Alexandria Digital Research Library

Towards a CMOS integrated biological nanopore DNA sequencer

Morton, Danielle Marie
Degree Grantor:
University of California, Santa Barbara. Electrical & Computer Engineering
Degree Supervisor:
Luke Theogarajan
Place of Publication:
[Santa Barbara, Calif.]
University of California, Santa Barbara
Creation Date:
Issued Date:
Electrical engineering
DNA sequencing
Flicker noise
Dissertations, Academic and Online resources
Ph.D.--University of California, Santa Barbara, 2016

Improved DNA sequencing techniques have been a significant source of study over the past several decades. Efforts have mainly focused on increasing the speed, reducing the size, and improving the reproducibility to make the benefits more accessible to the general population while still producing highly accurate results. This thesis discusses the development of a several techniques required to design high speed, accurate sequencing array platforms in a small footprint. First, the thesis addresses the development of a more stable biological DNA sequencing platform by using a cutting-edge genetically-engineered protein (Mycobacterium smegmatis) MspA in highly stable, highly reproducible, triblock copolymer membranes tailored to reduce flicker noise to levels equal to the native unstable lipid membranes. The platform reproducibility is also improved through studies and optimization of voltage-enhanced single protein insertion technique, reducing the deleterious effects of the stochastic multi-protein insertion process. Second, the thesis introduces and implements a new opamp using a pseudo-switched biasing technique and only four transistors instead of the traditional seven in a standard two-stage opamp to conserve area (100 X 80 microm2) without sacrificing the accuracy requirements (~20 muV/√Hz ). The new amplifier also allows extended common-mode range input and near rail-to-rail output swing, ideal for use in individual control of an array. After silicon verification in IBM 130 nm technology in both the electronic testing and the nanopore testing lab, the new design is then used in the full design of a 12 X 12 array of integrate-sample biosensors in 4 X 4 mm2 die. The overall area of each sensor is 200 X 200 microm2 and has optional DC cancellation to improve the dynamic range of the electronic interface.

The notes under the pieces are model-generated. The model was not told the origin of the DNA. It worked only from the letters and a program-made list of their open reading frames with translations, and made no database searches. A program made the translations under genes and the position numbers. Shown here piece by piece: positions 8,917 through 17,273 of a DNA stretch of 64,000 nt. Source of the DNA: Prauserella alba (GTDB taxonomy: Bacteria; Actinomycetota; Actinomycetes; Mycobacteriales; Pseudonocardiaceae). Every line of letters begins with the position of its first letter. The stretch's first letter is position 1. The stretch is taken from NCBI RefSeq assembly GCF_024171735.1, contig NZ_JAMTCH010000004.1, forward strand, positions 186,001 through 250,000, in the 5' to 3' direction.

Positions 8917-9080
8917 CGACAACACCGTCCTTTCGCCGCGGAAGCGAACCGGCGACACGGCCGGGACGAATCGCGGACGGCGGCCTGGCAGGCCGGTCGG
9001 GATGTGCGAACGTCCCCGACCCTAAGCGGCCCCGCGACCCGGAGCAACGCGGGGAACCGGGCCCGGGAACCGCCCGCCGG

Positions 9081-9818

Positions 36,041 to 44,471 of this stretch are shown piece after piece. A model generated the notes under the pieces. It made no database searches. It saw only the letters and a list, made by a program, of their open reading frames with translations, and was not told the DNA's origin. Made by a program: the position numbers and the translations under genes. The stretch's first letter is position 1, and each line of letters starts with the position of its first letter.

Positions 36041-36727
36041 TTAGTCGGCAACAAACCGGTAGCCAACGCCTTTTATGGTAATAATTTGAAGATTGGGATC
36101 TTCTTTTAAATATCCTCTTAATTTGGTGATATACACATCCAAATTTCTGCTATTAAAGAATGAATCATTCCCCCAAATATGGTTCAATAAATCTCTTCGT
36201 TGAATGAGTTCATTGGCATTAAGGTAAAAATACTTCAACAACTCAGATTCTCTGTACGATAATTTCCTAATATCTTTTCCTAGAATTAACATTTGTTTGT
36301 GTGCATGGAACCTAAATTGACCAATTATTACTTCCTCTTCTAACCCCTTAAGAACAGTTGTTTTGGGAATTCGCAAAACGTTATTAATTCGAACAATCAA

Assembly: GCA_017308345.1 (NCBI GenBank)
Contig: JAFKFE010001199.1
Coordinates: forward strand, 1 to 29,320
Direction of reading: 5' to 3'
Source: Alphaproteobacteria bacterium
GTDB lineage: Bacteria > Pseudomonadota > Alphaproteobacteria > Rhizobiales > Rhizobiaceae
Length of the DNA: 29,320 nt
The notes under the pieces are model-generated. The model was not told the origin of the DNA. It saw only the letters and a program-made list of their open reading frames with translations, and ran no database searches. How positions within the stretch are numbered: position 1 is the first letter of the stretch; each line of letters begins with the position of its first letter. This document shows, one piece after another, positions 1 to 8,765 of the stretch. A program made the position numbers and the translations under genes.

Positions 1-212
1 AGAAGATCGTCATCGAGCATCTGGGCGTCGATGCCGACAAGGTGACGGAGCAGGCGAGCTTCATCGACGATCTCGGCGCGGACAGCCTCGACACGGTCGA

With the improved membrane stability, a more reliable protein insertion technique, and a compact biosensor array on a single chip, a more reliable, affordable DNA sequencing platform is not only possible, but highly probable within the next several years.

Physical Description:
1 online resource (183 pages)
UCSB electronic theses and dissertations
Catalog System Number:
Inc.icon only.dark In Copyright
Copyright Holder:
Danielle Morton
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